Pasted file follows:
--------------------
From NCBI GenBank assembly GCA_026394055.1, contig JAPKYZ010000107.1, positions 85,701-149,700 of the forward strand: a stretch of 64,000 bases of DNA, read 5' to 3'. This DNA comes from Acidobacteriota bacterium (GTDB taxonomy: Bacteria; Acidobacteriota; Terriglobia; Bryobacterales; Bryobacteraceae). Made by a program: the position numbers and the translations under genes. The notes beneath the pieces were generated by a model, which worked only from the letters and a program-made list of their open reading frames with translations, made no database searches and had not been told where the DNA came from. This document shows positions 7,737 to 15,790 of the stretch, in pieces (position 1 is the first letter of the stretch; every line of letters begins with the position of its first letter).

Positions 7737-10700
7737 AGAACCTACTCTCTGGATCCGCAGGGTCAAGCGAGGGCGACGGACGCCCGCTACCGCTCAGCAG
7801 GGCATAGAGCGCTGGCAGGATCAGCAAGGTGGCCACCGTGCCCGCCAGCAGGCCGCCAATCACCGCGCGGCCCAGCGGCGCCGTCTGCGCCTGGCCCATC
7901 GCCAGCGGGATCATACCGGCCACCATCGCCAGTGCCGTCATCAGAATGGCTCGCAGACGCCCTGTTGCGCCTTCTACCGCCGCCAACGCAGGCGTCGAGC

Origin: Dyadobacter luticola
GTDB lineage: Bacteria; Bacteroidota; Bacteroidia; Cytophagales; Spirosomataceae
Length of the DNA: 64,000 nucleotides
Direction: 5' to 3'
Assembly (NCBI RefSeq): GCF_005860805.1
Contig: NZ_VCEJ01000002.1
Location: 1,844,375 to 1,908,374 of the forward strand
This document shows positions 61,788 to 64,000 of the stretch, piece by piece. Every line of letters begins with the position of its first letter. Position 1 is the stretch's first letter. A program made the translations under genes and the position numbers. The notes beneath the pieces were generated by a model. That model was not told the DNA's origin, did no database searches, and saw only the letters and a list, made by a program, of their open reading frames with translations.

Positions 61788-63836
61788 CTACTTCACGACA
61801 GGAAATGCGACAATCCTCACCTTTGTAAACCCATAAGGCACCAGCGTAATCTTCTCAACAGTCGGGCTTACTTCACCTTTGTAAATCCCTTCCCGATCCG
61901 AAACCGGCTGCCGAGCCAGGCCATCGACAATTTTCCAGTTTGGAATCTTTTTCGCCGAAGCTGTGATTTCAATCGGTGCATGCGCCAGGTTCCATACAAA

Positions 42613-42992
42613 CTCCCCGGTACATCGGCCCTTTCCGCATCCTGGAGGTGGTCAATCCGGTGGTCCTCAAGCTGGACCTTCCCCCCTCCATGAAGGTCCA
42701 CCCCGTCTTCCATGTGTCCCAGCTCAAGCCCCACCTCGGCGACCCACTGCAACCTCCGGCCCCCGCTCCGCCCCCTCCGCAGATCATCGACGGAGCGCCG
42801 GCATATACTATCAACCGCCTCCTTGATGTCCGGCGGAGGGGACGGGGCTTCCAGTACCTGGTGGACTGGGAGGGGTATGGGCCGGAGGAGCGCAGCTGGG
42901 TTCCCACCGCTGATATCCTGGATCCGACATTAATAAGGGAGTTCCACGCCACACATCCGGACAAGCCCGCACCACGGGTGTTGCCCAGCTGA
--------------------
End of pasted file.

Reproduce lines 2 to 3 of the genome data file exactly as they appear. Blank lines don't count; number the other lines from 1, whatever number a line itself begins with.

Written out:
Positions 7737-10700
7737 AGAACCTACTCTCTGGATCCGCAGGGTCAAGCGAGGGCGACGGACGCCCGCTACCGCTCAGCAG